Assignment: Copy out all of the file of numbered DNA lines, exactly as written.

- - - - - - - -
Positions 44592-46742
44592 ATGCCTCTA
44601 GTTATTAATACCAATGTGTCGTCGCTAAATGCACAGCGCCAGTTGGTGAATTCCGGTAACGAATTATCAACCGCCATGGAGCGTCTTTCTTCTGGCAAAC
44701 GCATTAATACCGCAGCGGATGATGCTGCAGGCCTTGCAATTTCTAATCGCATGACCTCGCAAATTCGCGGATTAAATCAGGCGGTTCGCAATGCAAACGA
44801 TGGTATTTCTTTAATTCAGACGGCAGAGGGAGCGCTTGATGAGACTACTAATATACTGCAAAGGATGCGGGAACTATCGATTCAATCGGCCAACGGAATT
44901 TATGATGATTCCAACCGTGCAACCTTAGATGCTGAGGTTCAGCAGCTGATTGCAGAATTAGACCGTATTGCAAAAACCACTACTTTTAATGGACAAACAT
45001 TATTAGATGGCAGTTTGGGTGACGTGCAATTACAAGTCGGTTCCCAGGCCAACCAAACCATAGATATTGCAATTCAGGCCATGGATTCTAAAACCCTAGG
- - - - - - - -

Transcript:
Positions 44592-46742
44592 ATGCCTCTA
44601 GTTATTAATACCAATGTGTCGTCGCTAAATGCACAGCGCCAGTTGGTGAATTCCGGTAACGAATTATCAACCGCCATGGAGCGTCTTTCTTCTGGCAAAC
44701 GCATTAATACCGCAGCGGATGATGCTGCAGGCCTTGCAATTTCTAATCGCATGACCTCGCAAATTCGCGGATTAAATCAGGCGGTTCGCAATGCAAACGA
44801 TGGTATTTCTTTAATTCAGACGGCAGAGGGAGCGCTTGATGAGACTACTAATATACTGCAAAGGATGCGGGAACTATCGATTCAATCGGCCAACGGAATT
44901 TATGATGATTCCAACCGTGCAACCTTAGATGCTGAGGTTCAGCAGCTGATTGCAGAATTAGACCGTATTGCAAAAACCACTACTTTTAATGGACAAACAT
45001 TATTAGATGGCAGTTTGGGTGACGTGCAATTACAAGTCGGTTCCCAGGCCAACCAAACCATAGATATTGCAATTCAGGCCATGGATTCTAAAACCCTAGG